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Chapter 7:. MECHANICAL PROPERTIES. Chapter Outline. Terminology for Mechanical Properties The Tensile Test: Stress-Strain Diagram Properties Obtained from a Tensile Test True Stress and True Strain The Bend Test for Brittle Materials Hardness of Materials. Questions to Think About.

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Chapter 7

Chapter 7:

MECHANICAL PROPERTIES


Chapter Outline

  • Terminology for Mechanical Properties

  • The Tensile Test: Stress-Strain Diagram

  • Properties Obtained from a Tensile Test

  • True Stress and True Strain

  • The Bend Test for Brittle Materials

  • Hardness of Materials


Questions to think about
Questions to Think About

• Stress and strain: What are they and why are they used instead of load and deformation?

  • Elastic behavior: When loads are small, how much deformation occurs? What materials deform least?

  • Plastic behavior: At what point do dislocations cause permanent deformation? What materials are most resistant to permanent deformation?

  • Toughness and ductility: What are they and how do we measure them?

  • Ceramic Materials: What special provisions/tests are made for ceramic materials?


Stress strain test
Stress-Strain Test

specimen

machine



Important mechanical properties from a tensile test
Important Mechanical Properties from a Tensile Test

  • Young's Modulus: This is the slope of the linear portion of the stress-strain curve, it is usually specific to each material; a constant, known value.

  • Yield Strength: This is the value of stress at the yield point, calculated by plotting young's modulus at a specified percent of offset (usually offset = 0.2%).

  • Ultimate Tensile Strength: This is the highest value of stress on the stress-strain curve.

  • Percent Elongation: This is the change in gauge length divided by the original gauge length.


Terminology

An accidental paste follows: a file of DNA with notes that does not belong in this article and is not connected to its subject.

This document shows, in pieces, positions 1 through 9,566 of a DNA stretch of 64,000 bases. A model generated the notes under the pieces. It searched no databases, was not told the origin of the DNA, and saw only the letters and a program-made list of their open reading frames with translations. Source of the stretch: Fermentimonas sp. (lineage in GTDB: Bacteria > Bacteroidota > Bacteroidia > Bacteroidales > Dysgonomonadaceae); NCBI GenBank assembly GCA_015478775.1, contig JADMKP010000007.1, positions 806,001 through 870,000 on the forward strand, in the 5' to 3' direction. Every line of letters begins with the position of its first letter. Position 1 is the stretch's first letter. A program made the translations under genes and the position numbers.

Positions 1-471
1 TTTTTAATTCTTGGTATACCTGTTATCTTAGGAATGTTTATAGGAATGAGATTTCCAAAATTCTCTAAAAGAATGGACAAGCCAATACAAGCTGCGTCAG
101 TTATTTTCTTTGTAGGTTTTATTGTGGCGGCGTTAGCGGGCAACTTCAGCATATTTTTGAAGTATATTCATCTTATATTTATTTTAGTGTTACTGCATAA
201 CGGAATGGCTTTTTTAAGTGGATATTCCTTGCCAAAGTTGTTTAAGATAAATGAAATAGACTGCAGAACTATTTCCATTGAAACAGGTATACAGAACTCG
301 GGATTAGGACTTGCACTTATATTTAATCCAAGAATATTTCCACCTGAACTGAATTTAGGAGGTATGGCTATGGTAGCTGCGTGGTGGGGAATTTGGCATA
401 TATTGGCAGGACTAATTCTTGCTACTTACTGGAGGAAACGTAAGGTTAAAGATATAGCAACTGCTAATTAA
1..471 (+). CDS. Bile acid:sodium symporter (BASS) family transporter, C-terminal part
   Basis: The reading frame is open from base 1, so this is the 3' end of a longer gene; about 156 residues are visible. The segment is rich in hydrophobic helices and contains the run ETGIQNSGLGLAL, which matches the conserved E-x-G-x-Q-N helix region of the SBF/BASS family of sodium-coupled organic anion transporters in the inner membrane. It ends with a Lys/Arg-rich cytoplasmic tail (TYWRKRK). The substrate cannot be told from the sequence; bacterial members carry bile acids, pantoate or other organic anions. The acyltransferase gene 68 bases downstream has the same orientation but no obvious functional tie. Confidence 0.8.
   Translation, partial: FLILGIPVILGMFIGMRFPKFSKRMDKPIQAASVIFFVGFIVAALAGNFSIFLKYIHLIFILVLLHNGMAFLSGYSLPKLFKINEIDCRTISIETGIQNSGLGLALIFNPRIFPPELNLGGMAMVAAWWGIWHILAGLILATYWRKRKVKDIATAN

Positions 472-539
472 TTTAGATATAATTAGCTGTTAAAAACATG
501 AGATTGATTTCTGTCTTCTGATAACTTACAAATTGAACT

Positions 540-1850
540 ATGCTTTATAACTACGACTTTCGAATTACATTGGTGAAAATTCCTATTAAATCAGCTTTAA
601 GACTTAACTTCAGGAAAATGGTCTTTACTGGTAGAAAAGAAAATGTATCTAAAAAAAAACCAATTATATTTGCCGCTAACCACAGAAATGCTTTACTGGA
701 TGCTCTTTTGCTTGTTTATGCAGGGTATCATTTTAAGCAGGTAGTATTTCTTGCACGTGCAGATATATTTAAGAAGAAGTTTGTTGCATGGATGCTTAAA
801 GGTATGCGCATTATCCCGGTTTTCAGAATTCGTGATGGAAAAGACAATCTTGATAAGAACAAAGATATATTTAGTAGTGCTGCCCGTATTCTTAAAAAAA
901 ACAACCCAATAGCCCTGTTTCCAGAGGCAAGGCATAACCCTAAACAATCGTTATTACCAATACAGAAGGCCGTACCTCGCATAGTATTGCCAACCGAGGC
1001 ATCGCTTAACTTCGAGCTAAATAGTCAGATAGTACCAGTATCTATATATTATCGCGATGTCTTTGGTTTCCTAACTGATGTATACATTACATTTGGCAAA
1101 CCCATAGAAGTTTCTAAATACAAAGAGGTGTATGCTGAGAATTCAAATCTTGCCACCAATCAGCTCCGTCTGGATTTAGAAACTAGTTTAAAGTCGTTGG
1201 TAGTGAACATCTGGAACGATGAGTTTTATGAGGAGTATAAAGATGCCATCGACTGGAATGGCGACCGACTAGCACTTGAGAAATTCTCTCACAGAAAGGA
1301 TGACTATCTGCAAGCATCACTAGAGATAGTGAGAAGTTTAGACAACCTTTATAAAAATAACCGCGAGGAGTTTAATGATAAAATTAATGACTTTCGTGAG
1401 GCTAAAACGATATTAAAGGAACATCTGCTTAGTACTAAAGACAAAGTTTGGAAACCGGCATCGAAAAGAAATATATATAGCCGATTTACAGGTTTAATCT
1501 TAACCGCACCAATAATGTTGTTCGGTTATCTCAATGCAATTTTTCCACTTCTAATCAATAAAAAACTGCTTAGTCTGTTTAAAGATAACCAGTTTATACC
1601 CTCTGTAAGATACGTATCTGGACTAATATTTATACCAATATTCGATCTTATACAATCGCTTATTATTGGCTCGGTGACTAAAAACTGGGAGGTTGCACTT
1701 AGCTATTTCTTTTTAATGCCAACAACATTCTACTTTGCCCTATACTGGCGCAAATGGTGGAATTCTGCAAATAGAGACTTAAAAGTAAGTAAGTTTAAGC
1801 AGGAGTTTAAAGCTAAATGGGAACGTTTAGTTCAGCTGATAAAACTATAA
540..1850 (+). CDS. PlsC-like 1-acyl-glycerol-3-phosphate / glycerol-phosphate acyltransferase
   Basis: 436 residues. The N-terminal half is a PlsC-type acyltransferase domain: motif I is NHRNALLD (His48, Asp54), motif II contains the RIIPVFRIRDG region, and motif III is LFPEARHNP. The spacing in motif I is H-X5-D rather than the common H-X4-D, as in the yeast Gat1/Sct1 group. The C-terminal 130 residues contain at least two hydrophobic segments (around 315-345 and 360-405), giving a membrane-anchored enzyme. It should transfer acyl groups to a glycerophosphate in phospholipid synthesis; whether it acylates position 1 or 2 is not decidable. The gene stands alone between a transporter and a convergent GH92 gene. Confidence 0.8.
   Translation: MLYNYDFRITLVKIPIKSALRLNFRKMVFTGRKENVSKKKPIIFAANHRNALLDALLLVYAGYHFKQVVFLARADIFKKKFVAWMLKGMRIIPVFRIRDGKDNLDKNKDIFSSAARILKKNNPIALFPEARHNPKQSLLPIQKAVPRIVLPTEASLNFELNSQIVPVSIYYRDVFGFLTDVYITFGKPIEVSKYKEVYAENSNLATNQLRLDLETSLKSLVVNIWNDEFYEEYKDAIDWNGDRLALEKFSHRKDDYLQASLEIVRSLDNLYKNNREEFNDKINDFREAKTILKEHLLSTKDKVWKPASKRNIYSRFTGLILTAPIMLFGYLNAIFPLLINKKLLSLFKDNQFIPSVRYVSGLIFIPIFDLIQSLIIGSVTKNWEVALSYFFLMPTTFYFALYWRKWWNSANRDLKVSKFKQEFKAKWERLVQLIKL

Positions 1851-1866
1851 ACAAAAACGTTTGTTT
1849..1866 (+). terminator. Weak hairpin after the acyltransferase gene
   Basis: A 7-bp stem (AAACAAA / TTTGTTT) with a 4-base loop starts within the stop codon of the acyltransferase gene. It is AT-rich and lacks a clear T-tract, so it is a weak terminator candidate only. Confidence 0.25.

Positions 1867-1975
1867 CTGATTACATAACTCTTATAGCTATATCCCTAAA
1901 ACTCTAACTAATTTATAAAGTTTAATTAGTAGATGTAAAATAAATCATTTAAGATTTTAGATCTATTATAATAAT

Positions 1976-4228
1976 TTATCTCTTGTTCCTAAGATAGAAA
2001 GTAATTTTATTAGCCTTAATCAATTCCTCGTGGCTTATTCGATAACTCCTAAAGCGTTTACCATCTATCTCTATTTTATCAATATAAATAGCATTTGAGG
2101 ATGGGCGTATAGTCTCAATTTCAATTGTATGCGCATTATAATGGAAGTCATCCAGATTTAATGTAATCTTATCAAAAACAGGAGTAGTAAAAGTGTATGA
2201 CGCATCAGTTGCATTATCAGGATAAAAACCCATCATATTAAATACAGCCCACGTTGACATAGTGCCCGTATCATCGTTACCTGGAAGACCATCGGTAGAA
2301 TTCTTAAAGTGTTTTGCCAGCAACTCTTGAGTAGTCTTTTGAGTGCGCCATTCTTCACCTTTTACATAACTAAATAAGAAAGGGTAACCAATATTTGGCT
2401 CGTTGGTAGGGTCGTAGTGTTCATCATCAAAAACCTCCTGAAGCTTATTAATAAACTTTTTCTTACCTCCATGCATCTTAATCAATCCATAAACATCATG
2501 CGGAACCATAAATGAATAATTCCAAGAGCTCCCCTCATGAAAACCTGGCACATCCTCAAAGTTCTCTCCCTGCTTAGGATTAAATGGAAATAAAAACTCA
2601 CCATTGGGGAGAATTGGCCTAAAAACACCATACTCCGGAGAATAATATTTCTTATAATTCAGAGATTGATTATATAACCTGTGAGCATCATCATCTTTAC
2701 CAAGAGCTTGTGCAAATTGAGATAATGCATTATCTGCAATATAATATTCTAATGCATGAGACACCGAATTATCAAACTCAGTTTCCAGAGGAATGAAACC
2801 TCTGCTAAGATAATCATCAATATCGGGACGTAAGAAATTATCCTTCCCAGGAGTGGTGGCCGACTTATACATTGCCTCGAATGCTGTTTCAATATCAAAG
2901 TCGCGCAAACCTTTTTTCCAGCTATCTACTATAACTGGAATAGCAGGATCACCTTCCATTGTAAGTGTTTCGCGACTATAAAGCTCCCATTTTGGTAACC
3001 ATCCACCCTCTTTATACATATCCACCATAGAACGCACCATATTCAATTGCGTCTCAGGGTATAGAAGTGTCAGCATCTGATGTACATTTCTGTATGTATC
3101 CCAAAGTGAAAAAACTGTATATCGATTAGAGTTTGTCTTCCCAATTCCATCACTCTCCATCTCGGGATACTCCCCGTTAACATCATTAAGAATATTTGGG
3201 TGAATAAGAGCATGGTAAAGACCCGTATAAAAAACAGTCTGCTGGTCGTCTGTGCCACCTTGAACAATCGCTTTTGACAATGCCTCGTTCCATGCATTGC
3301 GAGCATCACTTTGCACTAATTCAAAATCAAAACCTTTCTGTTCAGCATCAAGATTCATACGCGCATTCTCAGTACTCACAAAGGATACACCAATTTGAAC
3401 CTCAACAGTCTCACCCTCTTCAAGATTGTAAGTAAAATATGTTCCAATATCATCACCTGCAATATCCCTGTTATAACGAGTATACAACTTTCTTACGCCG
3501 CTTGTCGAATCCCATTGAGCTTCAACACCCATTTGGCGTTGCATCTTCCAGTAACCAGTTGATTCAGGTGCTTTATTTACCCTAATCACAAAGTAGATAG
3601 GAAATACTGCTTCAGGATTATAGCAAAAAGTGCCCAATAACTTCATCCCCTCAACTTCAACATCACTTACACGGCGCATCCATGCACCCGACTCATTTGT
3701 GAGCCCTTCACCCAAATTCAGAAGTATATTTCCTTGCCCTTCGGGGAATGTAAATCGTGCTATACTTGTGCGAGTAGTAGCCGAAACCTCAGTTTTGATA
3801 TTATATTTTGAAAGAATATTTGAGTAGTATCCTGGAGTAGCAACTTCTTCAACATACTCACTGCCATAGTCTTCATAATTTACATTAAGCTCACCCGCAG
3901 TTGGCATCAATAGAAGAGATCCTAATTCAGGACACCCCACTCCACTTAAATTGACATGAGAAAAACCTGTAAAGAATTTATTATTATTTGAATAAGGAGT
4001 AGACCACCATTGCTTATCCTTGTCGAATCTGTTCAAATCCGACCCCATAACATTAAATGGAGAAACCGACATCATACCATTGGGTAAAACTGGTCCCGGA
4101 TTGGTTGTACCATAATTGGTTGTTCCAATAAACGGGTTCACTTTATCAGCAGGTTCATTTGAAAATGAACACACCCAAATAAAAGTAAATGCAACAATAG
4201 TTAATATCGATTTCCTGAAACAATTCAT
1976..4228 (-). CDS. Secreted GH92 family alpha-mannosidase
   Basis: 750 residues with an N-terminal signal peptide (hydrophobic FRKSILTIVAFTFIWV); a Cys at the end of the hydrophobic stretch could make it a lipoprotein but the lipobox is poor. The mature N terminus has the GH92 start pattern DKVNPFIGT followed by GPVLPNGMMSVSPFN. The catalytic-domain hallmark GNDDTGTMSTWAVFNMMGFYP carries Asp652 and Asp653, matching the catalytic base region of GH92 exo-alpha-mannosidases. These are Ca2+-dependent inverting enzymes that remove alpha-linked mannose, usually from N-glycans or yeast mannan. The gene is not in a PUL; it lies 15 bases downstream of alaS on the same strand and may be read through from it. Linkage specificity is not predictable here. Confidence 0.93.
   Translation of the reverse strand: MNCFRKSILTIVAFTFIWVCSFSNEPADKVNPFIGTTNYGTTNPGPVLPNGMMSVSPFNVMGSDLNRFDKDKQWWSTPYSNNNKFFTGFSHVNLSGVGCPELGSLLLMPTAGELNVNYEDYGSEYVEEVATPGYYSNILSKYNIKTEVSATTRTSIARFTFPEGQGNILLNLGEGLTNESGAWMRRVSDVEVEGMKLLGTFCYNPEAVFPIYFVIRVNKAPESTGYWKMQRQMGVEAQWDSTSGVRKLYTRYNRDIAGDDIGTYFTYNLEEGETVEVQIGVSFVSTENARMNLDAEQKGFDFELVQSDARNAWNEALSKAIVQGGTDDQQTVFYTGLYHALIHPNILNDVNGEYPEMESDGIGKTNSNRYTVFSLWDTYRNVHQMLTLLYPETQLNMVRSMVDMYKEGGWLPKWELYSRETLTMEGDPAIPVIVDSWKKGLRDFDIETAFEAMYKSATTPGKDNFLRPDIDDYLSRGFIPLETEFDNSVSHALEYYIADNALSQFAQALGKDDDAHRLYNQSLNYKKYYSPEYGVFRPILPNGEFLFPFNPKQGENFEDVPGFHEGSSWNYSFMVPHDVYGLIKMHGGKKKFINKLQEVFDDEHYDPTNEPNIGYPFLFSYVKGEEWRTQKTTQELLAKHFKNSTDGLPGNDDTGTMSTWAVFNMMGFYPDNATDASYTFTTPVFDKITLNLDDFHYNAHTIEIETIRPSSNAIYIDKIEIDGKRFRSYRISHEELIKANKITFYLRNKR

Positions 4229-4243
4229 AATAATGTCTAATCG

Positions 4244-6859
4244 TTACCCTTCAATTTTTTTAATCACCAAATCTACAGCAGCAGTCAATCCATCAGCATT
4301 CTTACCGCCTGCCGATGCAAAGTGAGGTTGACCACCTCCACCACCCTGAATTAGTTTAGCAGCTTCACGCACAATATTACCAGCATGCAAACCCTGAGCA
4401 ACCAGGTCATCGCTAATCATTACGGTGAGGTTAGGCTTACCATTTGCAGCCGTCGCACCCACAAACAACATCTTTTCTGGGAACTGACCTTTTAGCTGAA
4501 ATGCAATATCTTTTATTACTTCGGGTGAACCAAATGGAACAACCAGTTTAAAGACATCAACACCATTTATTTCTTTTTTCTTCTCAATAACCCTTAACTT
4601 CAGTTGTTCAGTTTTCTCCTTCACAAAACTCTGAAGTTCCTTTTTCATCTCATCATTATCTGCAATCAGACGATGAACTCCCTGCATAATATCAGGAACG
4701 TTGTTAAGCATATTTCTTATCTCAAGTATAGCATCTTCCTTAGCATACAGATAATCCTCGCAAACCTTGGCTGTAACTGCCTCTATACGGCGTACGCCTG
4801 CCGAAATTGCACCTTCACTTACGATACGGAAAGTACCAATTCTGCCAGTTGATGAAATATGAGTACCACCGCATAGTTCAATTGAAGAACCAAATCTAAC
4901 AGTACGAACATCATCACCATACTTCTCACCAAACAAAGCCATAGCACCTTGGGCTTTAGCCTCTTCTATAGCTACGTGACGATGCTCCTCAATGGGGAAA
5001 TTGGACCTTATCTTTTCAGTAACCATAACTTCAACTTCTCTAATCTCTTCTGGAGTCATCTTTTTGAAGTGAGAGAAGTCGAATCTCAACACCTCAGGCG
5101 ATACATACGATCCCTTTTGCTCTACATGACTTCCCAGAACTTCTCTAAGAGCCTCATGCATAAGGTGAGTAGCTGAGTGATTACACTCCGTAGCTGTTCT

• Load - The force applied to a material during testing.

  • Strain gage or Extensometer - A device used for measuring change in length (strain).

  • Engineering stress - The applied load, or force, divided by the original cross-sectional area of the material.

  • Engineering strain - The amount that a material deforms per unit length in a tensile test.


Elastic deformation
Elastic Deformation

1. Initial

2. Small load

3. Unload

Elastic means reversible.


Plastic deformation metals
Plastic Deformation (Metals)

1. Initial

2. Small load

3. Unload

Plastic means permanent.


C07f10ab
c07f10ab

Typical stress-strain behavior for a metal showing elastic and plastic deformations, the proportional limit P and the yield strength σy, as determined using the 0.002 strain offset method (where there is noticeable plastic deformation). P is the gradual elastic to plastic transition.


Plastic deformation permanent
Plastic Deformation (permanent)

  • From an atomic perspective, plastic deformation corresponds to the breaking of bonds with original atom neighbors and then reforming bonds with new neighbors.

  • After removal of the stress, the large number of atoms that have relocated, do not return to original position.

  • Yield strength is a measure of resistance to plastic deformation.



(c)2003 Brooks/Cole, a division of Thomson Learning, Inc. Thomson Learning™ is a trademark used herein under license.

  • Localized deformation of a ductile material during a tensile test produces a necked region.

  • The image shows necked region in a fractured sample


Permanent deformation
Permanent Deformation Thomson Learning

  • Permanent deformation for metals is accomplished by means of a process called slip, which involves the motion of dislocations.

  • Most structures are designed to ensure that only elastic deformation results when stress is applied.

  • A structure that has plastically deformed, or experienced a permanent change in shape, may not be capable of functioning as intended.


Yield strength s y
Yield Strength, Thomson Learningsy


Stress-Strain Diagram Thomson Learning

ultimate

tensile strength

3

necking

Strain

Hardening

Slope=E

yield

strength

Fracture

5

2

Elastic region

slope =Young’s (elastic) modulus

yield strength

Plastic region

ultimate tensile strength

strain hardening

fracture

Plastic

Region

Stress (F/A)

Elastic

Region

4

1

Strain ( ) (DL/Lo)


Stress-Strain Diagram Thomson Learning(cont)

  • Elastic Region (Point 1 –2)

  • - The material will return to its original shape

  • after the material is unloaded( like a rubber band).

  • - The stress is linearly proportional to the strain in

  • this region.

or

: Stress(psi)

E : Elastic modulus (Young’s Modulus) (psi)

: Strain (in/in)

  • Point 2 : Yield Strength : a point where permanent

  • deformation occurs. ( If it is passed, the material will

  • no longer return to its original length.)


Stress-Strain Diagram Thomson Learning(cont)

  • Strain Hardening

  • - If the material is loaded again from Point 4, the

  • curve will follow back to Point 3 with the same

  • Elastic Modulus (slope).

  • - The material now has a higher yield strength of

  • Point 4.

  • - Raising the yield strength by permanently straining

  • the material is called Strain Hardening.


Stress-Strain Diagram Thomson Learning(cont)

  • Tensile Strength (Point 3)

  • - The largest value of stress on the diagram is called